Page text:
Alex Smith of Radio Ecoshock interviews MICHAEL BROWNLEE on February 18, 2011. Transcript.


Alex Smith: The Transition movement has spread from the United Kingdom to North America. Michael Brownlee is a gateway for many people discovering this new vision of living and community building. Brownlee co-founded Transition Colorado.

Michael, welcome to Radio Ecoshock.

Michael Brownlee: Thanks Alex, glad to be here.

AS: Michael, just to let the listeners know what to expect, I’d like to suggest a game plan. Let’s start with a brief explanation of what Transition is – that can take hours, but let’s try for a few minutes. Then, we’d like to hear from your seminal article in Transition Times, “The Evolution of Transition in the U.S.” A little history first, before we dive into the new proposals for “Deep Transition”. If we have time, I’d like to end up with stories from Transition Colorado, a few on-the-ground examples of what people are doing.

So – for the many listeners who already know about climate change and Peak Oil, what is the Transition movement?

MB: The transition movement is about preparing our communities for the local impacts of these global crisis, like climate change and fossil fuel depletion or Peak Oil, and economic decline as well.

Because what’s happened, over the last 60 or 70 years especially, is as the economy has becoming increasingly globalized, our communities have lost their capacities to meet their own essential needs, locally. So the Transition movement is about relocalization – finding ways to make it possible for our communities to regain those capacities again.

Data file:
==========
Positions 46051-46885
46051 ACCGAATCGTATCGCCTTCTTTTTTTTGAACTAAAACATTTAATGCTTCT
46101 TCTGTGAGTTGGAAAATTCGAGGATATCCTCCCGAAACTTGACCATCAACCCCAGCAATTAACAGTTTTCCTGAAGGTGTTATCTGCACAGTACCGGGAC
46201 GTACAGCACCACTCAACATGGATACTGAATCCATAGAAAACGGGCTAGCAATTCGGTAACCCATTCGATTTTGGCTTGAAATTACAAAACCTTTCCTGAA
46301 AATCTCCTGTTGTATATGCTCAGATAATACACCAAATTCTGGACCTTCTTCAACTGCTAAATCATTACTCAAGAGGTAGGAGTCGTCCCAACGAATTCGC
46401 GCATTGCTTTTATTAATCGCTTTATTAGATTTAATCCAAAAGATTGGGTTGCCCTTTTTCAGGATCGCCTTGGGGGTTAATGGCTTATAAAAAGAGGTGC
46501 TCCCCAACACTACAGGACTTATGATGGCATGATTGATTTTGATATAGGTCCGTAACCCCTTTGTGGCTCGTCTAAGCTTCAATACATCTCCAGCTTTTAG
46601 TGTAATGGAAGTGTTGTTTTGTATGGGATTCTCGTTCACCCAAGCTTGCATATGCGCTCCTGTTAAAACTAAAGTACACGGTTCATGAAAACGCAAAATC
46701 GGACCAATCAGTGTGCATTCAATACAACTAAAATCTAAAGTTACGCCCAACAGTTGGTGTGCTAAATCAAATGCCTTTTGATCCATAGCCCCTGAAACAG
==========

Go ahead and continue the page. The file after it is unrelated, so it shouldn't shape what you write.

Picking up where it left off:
The movement started in the UK just over 4 years ago in Totnes England, where Rob Hopkins, a long-time permaculture teacher, decided to see if he could create a community-wide process in that little town, for relocalization. He mapped out a process in his experience there, which other communities have begun to pick up around the world.

The movement has, much to his surprise, grown quite rapidly in 15, maybe 16 different countries now. So it spread.

One of the reasons that it’s important is that it is the first thing that any of us have seen that gives us a sense that there is a process, that there is a pathway that we can bring to our communities to move toward relocalization, to make the transition off of fossil fuel dependence, and become much more resilient and self reliant. That, in a nutshell, is what the transition movement is about.

AS: How did this British initiative appear in the U.S. and what existing institutions did it build on?

MB: It began in the United States because there were several of us, in many communities, in this country and others, that were attempting relocalization. Although we were quite clear that we didn’t know how to do it. Many of us had been inspired by the Post Carbon Institute, founded by Julain Darley, who had begun this idea of a relocalization network.

But by the time Rob Hopkins and this transition process came along, we were all pretty hungry for a methodology, a pathway toward relocalization. So we’d been watching what he was doing over there.

I finally went over in early 2008 I guess it was, to see for myself if all the good rumors about transition were true. I went through a 2 day transition training in Scotland, and made my pilgrimage down to Totnes, England to meet with Rob Hopkins and some of the other leaders there. I saw what was happening in the UK, and was very excited and insprired by it. I felt that ‘this had to come to the United States.’

So I and several other people in the U.S., began organizing, reshaping our relocalization work around transtion. Our organization here in Boulder, Colorodo actually became the very first officially recognized Transition Initiative in North America.

It has spread. Since that time I think there are now 79 officially recognized Transition Initiatives in the U.S. And we don’t know how many, but probably another couple of hundred that are what the movement likes to call “mullers” – those who are considering utlizing the transition process in their communities.

AS: Could you just name some of the larger or more advanced places in the U.S., that are taking on this transition challenge?

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